Motion Hearing Law & Legal Definition


Hearing on a motion is Motion Hearing. A Motion is a request asking a judge to issue a ruling or order on a legal matter. Usually, one side files a motion, along with notice of the motion to the attorney for the opposing party, the other side files a written response. Once a judge receives a motion, he or she can grant or deny the motion based on its contents. In the alternative, the judge can also schedule a hearing. At a motion hearing, each party can argue its position and the judge can ask specific questions about the fact or law. After hearing the judge decides the motion and this is called an order. However, during a trial or a hearing, an oral motion may also be permitted.

Motions are often made before trials to resolve procedural and preliminary issues, and may be made after trials to enforce or modify judgments.

Motions are made in court all the time for many purposes such as to continue a trial to a later date, to get a modification of an order, for temporary child support, for a judgment, for dismissal of the opposing party's case, for a rehearing, for sanctions, and many other reasons. A motion on a factual matter usually will be filed with a supporting affidavit.For example, a motion for leave is a request for permission to do something, such as filing a supplemental or amended pleading.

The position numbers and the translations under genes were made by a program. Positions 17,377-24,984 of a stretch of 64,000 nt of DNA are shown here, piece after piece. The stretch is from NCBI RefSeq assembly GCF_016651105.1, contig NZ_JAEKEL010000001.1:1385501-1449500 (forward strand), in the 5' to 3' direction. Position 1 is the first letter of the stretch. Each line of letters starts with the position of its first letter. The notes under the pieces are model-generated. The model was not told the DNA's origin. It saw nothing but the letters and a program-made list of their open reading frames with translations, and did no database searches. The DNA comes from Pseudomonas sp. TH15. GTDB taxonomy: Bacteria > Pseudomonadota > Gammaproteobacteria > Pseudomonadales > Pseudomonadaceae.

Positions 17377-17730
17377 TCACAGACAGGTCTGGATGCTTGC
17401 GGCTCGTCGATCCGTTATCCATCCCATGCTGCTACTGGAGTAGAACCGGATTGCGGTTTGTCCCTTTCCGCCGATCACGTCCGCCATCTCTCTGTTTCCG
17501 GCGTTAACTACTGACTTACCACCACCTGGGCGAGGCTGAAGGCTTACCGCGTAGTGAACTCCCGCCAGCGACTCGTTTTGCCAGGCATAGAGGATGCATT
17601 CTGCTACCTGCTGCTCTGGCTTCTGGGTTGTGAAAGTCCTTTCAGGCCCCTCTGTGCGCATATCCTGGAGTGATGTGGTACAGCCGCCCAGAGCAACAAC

A motion hearing provides judges with an opportunity to hear oral arguments, in addition to the written motion and memoranda submitted to the court. Local rules of court may provide specific standards or procedures with respect to setting hearings on motions.

Example of some statutes in Arizona on motion hearing.

Ariz. R. Crim. P. 35.2. Hearing; oral argument

Upon request of any party, or on its own initiative, the court may set any motion for hearing. The court may limit or deny oral argument on any motion.

Ariz. Super. Ct. Pima Co. R. 2

Calendar

(2.1) Motions. Motions shall be heard on Monday of each week or as otherwise ordered. If Monday is an official holiday, then the next official court day will be designated for the hearing of motions. The division to which the case is assigned shall set all motions for hearing.